AVUS – The world’s first highway
Back then, automobile developers of the German Reich lagged behind England and France. To change that, the passionate car lover Emperor Wilhelm II. decided to build the AVUS (“Automobil- und Verkehrsübungsstraße”).
The prestigious project of motorsport was already planned in 1909 but due to World War I, its opening had to be postponed. It was the first street that allowed cars exclusively - the first highway so to say - although a very small one due to its 8.3 kilometers’ length at the time of opening.
The AVUS had its hour of glory on May 23, 1928 when car manufacturer Fritz von Opel started his “Raketenwagen” (“rocket car”), the RAK2. Every footstep on the accelerator ignited one of 24 skyrockets. Due to 120 kilogram explosives on board, the car reached 238 kilometers per hour, a surprising speed back then.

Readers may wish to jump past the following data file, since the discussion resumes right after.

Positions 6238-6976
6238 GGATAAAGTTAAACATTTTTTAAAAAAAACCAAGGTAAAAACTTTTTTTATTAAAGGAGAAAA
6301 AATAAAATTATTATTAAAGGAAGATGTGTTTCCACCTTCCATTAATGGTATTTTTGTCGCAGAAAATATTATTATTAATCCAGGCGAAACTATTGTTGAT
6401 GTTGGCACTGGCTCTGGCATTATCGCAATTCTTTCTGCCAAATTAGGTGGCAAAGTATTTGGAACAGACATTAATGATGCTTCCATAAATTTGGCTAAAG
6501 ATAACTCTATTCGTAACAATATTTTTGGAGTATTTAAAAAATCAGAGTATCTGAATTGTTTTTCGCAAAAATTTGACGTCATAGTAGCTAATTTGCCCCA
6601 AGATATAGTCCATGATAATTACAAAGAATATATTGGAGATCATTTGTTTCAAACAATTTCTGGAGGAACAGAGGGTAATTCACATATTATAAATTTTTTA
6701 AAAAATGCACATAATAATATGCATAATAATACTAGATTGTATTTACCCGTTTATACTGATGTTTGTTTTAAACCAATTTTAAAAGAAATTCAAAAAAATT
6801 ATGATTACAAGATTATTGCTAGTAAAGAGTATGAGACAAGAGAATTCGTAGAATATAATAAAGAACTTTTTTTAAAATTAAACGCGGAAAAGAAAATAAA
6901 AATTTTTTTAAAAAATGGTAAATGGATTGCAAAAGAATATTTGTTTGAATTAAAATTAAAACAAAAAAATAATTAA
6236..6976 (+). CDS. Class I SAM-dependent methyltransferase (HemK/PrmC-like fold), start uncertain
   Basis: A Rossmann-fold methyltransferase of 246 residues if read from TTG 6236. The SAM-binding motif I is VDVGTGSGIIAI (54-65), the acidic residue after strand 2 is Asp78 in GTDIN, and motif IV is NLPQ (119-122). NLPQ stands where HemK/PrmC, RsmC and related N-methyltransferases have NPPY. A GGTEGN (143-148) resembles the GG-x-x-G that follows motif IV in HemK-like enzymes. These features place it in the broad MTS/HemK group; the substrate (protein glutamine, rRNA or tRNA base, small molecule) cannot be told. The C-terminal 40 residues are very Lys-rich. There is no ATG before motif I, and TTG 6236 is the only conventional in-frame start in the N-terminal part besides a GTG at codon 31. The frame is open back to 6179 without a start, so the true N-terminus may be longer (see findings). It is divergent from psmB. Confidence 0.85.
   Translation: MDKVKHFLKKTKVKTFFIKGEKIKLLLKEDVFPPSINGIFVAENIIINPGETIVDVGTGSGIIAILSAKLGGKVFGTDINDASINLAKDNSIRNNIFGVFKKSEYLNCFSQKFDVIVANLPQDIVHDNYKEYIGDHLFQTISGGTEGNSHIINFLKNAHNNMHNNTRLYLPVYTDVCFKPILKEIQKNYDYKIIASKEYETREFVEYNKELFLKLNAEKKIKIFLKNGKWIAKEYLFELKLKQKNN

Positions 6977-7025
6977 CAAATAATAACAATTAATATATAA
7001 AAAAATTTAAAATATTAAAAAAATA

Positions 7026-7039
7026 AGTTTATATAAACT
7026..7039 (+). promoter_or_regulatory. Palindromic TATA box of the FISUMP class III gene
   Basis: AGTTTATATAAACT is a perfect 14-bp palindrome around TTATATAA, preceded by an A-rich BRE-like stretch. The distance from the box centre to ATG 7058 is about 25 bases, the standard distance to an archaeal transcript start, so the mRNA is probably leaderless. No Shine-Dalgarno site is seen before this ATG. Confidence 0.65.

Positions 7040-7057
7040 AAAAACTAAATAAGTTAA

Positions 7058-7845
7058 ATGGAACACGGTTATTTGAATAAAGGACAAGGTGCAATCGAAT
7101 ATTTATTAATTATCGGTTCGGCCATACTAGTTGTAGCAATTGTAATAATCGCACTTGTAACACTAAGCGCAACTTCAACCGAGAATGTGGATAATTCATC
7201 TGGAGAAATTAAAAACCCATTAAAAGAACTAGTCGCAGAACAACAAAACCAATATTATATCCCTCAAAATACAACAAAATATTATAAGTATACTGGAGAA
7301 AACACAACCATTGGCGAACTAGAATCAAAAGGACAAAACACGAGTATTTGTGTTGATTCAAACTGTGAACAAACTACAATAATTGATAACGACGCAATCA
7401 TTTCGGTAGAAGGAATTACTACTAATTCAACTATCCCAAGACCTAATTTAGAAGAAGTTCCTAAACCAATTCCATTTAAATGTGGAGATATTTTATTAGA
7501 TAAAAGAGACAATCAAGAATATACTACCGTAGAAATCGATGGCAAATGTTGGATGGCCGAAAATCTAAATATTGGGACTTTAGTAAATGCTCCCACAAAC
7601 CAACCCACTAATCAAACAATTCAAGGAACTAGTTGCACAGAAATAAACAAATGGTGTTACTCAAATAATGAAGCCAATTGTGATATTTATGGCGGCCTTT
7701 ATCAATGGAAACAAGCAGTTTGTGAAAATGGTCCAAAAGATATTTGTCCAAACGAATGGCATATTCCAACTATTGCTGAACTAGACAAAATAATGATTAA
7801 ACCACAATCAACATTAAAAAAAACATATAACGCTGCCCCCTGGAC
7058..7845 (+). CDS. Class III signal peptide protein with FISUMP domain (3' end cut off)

The AVUS is located in the southwest of Berlin and marks the northern part of the highway A 115. It leads to the Funkturm where it connects with the Berlin ring road (A 100), almost nine kilometers straight through Grunewald to Nikolassee.